manfred - 2009-03-16
Red Hook and the Street are racist, sure, but straightforwardly so. Innsmouth and ATMM are not obviously about race but the symbolism becomes clear when read between the lines.
StanleyPain - 2009-03-16
Dismissing Lovecraft's work because of his occasional leanings towards racist ideals, most of which were thoroughly commonplace amongst families of his particular upbringing, would be incredibly ignorant. Also, reading all of that into his stories in such detail is ridiculous. His deep interest in astronomy and his own personal issues with insomnia and night terrors unquestionably drove much of his work, not to mention the fact the literary personalities he most wanted to emulate were hardly icons of casual racism. It's true that he had a pathological dislike of black people (which he certainly didn't hide in his communication with other people), but it hardly defines his work as a whole, not to mention that, despite some of his recurring themes of Anglo-Saxon culture being the best there is, no one is safe from the horrors of his creation.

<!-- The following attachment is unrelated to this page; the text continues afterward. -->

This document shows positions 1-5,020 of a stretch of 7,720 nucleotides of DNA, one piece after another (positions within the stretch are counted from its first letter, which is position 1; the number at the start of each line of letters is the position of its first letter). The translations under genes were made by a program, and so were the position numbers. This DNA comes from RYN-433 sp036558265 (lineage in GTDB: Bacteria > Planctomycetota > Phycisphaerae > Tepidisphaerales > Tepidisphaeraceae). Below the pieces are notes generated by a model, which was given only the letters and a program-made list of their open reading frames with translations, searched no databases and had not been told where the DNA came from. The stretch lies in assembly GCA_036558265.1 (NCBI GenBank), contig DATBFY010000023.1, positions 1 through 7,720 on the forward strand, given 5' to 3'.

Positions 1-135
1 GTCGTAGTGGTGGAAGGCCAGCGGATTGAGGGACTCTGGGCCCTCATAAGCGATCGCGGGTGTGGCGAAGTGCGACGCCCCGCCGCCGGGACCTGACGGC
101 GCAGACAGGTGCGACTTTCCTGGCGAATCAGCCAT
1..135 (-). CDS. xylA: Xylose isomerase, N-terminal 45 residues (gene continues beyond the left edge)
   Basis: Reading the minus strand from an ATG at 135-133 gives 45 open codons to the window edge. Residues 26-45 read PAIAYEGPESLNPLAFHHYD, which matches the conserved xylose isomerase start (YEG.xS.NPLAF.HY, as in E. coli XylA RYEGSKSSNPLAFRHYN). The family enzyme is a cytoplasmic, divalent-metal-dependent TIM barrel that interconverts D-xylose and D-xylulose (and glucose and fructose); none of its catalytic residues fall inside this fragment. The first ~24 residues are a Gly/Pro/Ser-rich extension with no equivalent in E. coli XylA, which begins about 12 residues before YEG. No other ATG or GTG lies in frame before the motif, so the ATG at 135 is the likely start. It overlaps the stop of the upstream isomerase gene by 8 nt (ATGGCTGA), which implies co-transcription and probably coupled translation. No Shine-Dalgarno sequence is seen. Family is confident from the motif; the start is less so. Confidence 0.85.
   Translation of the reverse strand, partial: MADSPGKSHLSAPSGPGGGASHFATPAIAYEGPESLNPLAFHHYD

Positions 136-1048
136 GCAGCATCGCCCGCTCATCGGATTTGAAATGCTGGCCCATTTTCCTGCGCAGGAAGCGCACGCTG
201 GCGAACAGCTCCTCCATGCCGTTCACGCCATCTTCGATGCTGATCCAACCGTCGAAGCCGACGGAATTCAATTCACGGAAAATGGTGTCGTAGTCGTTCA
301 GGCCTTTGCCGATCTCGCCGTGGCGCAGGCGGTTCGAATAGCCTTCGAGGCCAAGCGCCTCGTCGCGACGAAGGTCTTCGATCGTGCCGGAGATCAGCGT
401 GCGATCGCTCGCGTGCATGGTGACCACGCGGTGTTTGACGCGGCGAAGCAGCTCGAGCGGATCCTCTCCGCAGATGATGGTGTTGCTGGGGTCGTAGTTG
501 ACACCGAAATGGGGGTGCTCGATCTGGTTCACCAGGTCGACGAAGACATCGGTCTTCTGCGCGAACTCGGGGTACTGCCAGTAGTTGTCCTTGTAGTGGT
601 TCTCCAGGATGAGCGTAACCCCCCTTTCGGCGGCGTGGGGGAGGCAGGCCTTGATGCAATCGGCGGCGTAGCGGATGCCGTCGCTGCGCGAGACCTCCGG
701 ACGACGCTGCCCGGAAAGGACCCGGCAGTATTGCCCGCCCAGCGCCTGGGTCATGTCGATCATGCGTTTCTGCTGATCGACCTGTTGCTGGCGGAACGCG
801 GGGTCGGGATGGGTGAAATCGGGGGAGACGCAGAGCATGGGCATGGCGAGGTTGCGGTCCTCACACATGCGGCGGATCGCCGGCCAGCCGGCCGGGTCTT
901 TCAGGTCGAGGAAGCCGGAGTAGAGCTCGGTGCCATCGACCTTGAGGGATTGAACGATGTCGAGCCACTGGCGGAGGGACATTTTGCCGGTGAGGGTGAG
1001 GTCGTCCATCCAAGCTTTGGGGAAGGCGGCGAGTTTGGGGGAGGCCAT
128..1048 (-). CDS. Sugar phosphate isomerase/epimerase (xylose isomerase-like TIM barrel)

I believe the brilliance of his work easily overcomes the fact that he was a prejudiced individual.
William Burns - 2009-03-16
His fear of the unknown and esoteric were a primary driving force in his works. He was a great writer because he was racist. Or something. Anyhow, like him a lot.

Rodents of Unusual Size - 2009-03-16
He might have had second thoughts about it later on in life. From Wikipedia (because I'm lazy)

"According to L. Sprague de Camp's biography, Lovecraft greatly moderated his views toward the end of his life. Sprague de Camp says Lovecraft was horrified by reports of anti-Jewish violence in Germany during the 1930s, which he regarded as irrational.